Gotta say this panel sets the bar as far as shades of gray: warm grey, cool grey, mountain grey, cloud grey, plus a couple blue-greys: juniper and steel, and not to mention light, medium and dark blacks (all using Derwent Graphitint water-soluble pencils). Which was kind of a funny flash-back to back in the day when all I had for shading was screentone using greyscale (from the Zip-A-Tone/LetraTone sheets), each section manually cut out from the film and burnished into place onto the line art. So the whole gradient of value I had to work with was basically 10%, 20%, 30% etc.
One of the advantages to shading it digitally before watercoloring the original is that it's like a warm-up wherein one gets to experiment with different schemes to enhance the composition in subtle ways. For example one can emphasize pictorial depth and also help direct the viewer's eye by focusing attention using contrast. And even before that stage there's always the thumbnailed rough from the sketchbook (see below) which just used graphite for shading with ballpoint pen. Actually the flakes were added on the doodle by playing with a gift from last year: Faber-Castell makes a white PITT artist pen which requires repeated application as it's not quite opaque enough.
Overall it was a convoluted process, since I almost only went with just the doodle from the sketchbook (posted below), but inked up a version on Bristol anyways. After scanning it I was pretty pleased with the digitally shaded end result, and at that point switched to planning on running with the Photoshop variation as the final print version.
Then lastly I went ahead and watercolored the original just to see what would happen. That turned out to be a huge disappointment at first, until dropping in some flakes (using white-out + a beat-up brush) which really made everything simultaneously coalesce and pop. And the overwhelming grays coalesced into a good backdrop to set the stage for foreground & midground elements. Sometimes instead of the usual Workable Fixative I'll hit it up instead with some glossy Krylon finish, which adds a lot of luster and richness, plus after spraying it while the edges are all taped up with low-tack art tape it will help flatten the Bristol back out, which given the real estate coverage of wash, has by then buckled and warped.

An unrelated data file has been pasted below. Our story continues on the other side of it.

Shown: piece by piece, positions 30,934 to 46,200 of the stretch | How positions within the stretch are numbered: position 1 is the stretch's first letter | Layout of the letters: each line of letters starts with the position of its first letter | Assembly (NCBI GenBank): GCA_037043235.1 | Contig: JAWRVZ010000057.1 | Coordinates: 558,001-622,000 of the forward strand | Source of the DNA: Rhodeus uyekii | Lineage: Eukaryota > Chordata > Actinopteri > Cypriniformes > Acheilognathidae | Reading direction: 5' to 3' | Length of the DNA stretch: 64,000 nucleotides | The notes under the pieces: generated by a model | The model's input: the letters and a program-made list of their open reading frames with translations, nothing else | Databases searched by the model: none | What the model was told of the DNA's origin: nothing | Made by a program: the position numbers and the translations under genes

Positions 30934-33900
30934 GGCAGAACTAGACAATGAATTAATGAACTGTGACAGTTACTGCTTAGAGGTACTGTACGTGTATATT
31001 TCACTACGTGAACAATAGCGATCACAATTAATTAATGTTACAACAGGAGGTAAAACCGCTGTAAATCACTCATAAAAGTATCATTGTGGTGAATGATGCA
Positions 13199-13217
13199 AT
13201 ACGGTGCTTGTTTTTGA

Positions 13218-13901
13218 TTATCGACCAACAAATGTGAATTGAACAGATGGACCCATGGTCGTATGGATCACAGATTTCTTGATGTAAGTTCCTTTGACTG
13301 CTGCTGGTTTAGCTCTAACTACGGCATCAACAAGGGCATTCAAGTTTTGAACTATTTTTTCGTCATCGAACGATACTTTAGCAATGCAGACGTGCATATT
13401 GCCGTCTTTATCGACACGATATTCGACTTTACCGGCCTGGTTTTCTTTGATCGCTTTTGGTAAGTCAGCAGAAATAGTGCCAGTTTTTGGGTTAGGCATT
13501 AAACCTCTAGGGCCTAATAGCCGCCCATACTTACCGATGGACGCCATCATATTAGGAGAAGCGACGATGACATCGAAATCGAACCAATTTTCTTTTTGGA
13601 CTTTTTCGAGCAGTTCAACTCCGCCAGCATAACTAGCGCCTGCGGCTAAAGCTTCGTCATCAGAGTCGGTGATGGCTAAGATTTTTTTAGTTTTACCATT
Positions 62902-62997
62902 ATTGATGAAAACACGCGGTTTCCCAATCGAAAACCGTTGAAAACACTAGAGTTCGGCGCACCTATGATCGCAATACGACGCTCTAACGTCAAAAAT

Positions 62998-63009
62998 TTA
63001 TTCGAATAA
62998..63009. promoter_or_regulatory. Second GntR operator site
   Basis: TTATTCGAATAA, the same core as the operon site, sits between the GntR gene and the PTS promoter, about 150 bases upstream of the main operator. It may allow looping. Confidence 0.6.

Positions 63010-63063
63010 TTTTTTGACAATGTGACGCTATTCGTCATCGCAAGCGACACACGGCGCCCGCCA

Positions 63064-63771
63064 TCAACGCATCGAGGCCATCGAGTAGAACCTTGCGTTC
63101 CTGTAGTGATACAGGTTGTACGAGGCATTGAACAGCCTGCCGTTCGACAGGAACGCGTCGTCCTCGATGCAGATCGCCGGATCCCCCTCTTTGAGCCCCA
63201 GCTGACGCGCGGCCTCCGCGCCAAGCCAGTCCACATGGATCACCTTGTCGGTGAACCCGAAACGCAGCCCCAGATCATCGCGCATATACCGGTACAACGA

Wound up printing this out a one of the Xmas cards offered at the handful of bazaars I participated in. I'll usually hit the circuit only if I have a new book, and in conjunction with that, some new tshirts too. But I've accumulated enough peripheral product now to merit at few appearances, and the selection of cards is a nice offering to have as an exclusive at these events. Not the holiday piece I had planned, but one that came about as a result of getting a bit too bugged-out after drawing for too long one day. So I bailed out of the studio and took a break with the sketchbook down at the cafe, and this is the doodle came out instead:
Everybody be merry - be safe, take care and have a peaceful season. CHEERS!